July 19, 2010 in Idaho

Palouse earthworm gets second look for protection

Associated Press
Associated Press photo

In this April 12 photo provided by the University of Idaho, an adult giant Palouse earthworm is 10 to 12 inches long.
(Full-size photo)

Already rejected once for endangered species protection, the giant Palouse earthworm has won a new study from the federal government after the first living specimens in decades were found.

The U.S. Fish and Wildlife Service said today it had agreed to take another look at whether the rare earthworm deserves protection as an endangered species. The agency acted on a new petition from several environmental groups, whose initial petition was rejected in 2007 by a Bush administration finding that there wasn’t enough information to conclude the worm needs protection. That decision was upheld in a June appeals court ruling.

“Given that it has wasted four years since our first petition, we hope the Fish and Wildlife Service will move quickly to protect the earthworm and its increasingly rare prairie habitat,” said Noah Greenwald, spokesman for the Center for Biological Diversity in Portland, Ore., one of the petitioners.

The new petition was actually filed last year. But the case may be bolstered by the April announcement by University of Idaho officials that they had captured the first living specimens of the worm in two decades. The discovery appeared to dispel old reports that the worms spit and smell like lilies and were 3 feet long. The new specimens were no more than 12 inches fully extended.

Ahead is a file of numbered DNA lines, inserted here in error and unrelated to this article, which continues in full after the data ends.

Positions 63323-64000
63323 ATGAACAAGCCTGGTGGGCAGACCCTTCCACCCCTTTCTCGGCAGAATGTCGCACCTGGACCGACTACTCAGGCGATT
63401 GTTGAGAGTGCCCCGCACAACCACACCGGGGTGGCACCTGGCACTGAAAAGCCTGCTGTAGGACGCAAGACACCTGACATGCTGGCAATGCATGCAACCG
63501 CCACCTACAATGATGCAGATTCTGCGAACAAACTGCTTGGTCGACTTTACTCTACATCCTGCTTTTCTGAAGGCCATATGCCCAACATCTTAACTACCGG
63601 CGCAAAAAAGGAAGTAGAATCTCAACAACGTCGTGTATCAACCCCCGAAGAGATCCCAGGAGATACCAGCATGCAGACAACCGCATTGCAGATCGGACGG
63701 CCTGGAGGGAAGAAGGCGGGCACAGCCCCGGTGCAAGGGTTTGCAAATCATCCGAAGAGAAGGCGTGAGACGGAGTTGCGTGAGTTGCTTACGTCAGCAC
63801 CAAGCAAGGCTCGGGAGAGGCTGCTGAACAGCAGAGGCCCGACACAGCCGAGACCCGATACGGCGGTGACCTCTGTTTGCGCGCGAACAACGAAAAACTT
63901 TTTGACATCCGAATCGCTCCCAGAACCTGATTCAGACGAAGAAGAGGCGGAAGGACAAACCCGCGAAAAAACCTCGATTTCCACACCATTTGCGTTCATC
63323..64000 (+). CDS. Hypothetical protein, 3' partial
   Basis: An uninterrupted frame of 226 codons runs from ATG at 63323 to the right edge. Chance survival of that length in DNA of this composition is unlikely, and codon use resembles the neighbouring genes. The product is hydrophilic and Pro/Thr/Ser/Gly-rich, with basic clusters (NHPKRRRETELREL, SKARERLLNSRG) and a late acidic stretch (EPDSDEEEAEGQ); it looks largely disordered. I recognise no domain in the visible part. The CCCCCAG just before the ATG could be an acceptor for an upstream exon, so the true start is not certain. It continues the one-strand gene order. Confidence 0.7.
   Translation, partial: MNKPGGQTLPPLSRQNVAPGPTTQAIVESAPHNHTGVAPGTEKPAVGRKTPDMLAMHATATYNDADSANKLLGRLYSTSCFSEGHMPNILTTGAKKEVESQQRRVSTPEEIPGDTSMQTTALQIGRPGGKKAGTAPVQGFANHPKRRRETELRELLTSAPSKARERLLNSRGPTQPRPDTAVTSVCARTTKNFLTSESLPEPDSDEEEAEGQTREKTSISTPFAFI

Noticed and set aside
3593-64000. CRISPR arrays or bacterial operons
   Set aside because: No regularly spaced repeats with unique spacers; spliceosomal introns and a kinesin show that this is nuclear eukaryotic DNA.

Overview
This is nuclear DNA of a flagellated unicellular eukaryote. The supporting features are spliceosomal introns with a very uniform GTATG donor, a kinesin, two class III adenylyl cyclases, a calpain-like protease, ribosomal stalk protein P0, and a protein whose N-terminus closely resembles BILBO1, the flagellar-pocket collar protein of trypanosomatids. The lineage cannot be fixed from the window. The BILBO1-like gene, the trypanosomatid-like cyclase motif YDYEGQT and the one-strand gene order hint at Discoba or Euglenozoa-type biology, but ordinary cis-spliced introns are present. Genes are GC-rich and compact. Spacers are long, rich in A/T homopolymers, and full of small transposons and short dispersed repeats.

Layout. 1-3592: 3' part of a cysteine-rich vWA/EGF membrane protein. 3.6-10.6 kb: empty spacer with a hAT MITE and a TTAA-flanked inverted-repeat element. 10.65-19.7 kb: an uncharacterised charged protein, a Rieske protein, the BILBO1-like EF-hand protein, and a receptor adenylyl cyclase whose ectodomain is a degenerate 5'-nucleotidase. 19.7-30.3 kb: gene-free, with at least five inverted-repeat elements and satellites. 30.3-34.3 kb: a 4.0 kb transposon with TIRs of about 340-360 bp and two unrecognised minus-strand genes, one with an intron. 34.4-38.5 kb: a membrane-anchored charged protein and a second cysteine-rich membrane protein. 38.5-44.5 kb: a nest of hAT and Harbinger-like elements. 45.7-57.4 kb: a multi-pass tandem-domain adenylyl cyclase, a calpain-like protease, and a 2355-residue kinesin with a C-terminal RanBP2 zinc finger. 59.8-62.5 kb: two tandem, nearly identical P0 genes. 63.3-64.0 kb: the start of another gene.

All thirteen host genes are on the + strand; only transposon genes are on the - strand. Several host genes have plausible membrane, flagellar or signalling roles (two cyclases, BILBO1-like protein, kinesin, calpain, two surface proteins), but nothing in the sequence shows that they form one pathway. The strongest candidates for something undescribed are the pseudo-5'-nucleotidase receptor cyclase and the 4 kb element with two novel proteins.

The Palouse region on the Washington-Idaho border is a major wheat production center, and farmers have kept a wary eye on the issue, fearing their practices might be impacted if the worm wins protection.

“We thought that this was a done deal,” said Scott Yates, a spokesman for the Washington Association of Wheat Growers in Spokane.

They had considered the 9th U.S. Circuit Court of Appeals’ decision earlier this year in the original petition the final word, Yates said.

The Fish and Wildlife Service said it now believes there is sufficient scientific or commercial information indicating that listing the worm as threatened or endangered may be warranted, based on additional study.

The two living specimens discovered this spring near Moscow, Idaho, were only the fifth time the species has been found in the past 100 years.

The giant Palouse earthworm has fascinated scientists for decades after long being written off as an extinct creature. It was first reported to the scientific world in 1897.

The worms were considered extinct until 2005, when an Idaho graduate student found a specimen near Albion. But that worm had been cut nearly in half as she was digging a hole.

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